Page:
It’s been a while since I posted any of my Interzone reviews, so it’s time to catch up. This review originally appeared in Interzone 258 (May-June 2015).
E.J. Swift, Del Rey, 432pp
E.J Swift’s Osiris (2012) portrayed a society whose rulers apparently gloried in their own insularity, while concealing a truly shocking secret. This inward-turning was reflected in the novel’s intricately wrought prose, which seemed to physically resist the reader’s attempts to engage, as well as in the claustrophobic imagery Swift used. The divide between the haves – the ruling elite of Osiris – and the have-nots, the refugees who had arrived there in the wake of one ecological catastrophe too many – was enacted in the division of the city into quarters, but manifest too in the relationship between Adelaide Rechnov, daughter of an elite family, and Vikram Bai, an activist from the other side of the city.
Cataveiro (2014) ejected us into the outside world, with its dizzyingly open spaces, more freedom than the average Osirian could ever imagine. Again, the writing reflected this in images that seemed almost to burn the eyes, they were so bright. And yet, as the reader quickly came to realise, the world beyond Osiris had precisely the same set of problems, only writ much larger, its protagonists more anonymous, hiding behind intermediaries. Because Osiris was, of course, always a microcosm of that outside world.
Cataveiro explored this from several perspectives. Vikram, only survivor of an Osirian expedition to Patagonia, found himself on the run from the Patagonian authorities, eager to make political capital out of his arrival, and befriended by Taeo Ybanez, hoping to use Vikram as a way to facilitate his own return to Antarctica. Through their eyes the reader saw life as it was experienced by most of Patagonia’s inhabitants – brutal and repressive. And yet, knowing there was a world beyond the immediate provided perhaps a little more room for hope, even though there was often little to choose between life in the western quarter of Osiris and in the slums of Cataveiro.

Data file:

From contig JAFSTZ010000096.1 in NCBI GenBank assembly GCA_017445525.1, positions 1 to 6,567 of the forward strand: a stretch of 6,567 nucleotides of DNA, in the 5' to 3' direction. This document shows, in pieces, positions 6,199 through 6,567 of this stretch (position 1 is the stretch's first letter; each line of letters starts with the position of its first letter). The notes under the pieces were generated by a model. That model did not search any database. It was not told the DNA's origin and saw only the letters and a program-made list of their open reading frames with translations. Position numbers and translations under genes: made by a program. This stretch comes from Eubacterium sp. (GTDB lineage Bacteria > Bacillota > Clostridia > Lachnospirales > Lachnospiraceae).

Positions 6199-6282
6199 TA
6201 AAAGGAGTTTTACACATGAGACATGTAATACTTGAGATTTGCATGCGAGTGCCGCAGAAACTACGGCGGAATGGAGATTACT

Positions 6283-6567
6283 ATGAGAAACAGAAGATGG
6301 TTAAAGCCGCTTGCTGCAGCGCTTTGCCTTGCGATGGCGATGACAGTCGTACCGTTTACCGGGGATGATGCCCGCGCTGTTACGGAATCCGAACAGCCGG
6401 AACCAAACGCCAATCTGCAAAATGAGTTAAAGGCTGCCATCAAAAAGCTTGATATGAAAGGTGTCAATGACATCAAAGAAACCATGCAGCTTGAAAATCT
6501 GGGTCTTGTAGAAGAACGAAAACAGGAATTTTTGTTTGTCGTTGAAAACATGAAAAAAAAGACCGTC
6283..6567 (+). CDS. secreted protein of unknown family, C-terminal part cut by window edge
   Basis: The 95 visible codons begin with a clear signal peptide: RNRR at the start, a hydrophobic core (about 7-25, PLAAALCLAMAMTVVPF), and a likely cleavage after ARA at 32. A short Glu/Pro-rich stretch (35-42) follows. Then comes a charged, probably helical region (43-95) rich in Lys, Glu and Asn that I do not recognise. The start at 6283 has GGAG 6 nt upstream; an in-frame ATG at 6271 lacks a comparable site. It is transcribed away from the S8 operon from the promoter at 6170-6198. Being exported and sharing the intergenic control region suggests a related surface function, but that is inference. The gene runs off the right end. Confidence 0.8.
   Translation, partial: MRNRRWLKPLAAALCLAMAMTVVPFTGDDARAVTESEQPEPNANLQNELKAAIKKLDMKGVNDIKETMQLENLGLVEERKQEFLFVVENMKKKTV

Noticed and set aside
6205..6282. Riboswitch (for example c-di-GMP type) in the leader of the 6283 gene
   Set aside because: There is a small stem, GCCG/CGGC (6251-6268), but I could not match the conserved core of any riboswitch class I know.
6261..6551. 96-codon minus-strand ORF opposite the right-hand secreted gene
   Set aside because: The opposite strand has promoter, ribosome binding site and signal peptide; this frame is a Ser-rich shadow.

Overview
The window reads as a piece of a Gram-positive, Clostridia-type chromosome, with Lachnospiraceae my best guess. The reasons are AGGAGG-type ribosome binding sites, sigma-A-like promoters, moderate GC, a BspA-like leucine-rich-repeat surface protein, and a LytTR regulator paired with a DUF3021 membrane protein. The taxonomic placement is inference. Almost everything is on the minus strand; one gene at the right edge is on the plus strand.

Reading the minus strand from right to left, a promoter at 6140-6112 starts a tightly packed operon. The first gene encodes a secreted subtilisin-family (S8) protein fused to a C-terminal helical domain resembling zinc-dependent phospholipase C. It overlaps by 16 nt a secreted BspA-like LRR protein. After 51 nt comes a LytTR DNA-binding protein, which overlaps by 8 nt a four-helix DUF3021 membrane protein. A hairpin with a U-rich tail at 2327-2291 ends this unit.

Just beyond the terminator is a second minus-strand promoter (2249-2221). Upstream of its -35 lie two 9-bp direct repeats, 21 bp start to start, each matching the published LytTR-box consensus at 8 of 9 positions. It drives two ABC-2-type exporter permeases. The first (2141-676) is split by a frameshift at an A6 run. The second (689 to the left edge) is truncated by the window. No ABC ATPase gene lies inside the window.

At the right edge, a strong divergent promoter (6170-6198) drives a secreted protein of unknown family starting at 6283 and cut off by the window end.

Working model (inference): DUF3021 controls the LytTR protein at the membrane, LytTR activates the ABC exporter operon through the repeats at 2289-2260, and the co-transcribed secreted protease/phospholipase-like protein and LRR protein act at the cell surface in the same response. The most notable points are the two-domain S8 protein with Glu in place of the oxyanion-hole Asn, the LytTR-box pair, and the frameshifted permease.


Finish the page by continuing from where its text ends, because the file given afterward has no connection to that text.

Ramona Callejas, self-taught pilot and cartographer, had all the space in the world, but was obliged to protect her freedom to fly by making maps for the authorities. Yet her intense scrutiny of the landscape was also directed towards protecting those communities she encountered on her journeys, and trying to protect her people as best she could. Eventually, she discovered that people were being kidnapped and taken north, including her own mother. This prompted her to follow the people traffickers, hoping to rescue her mother and find out what was happening.
Having shifted from the microscopic focus of Osiris to the wide-angle lens of Cataveiro, it is perhaps unsurprising that Tamaruq, the final volume of the Osiris Project, takes a different narrative approach again. Necessary, too, given that there are now so many different perspectives in play, so many ‘voices’ clamouring to be heard. Vikram is even more interesting to the authorities now that he has survived, inexplicably, redfleur, the Ebola-like disease ravaging the world. Ramona has found her way onto a cargo ship where the abductees are being held. And, Adelaide Rechnov has survived near-drowning and intense psychological distress, only to find herself in the hands of the would-be revolutionaries. More unexpectedly, she has finally realised that she can indeed find common cause with them.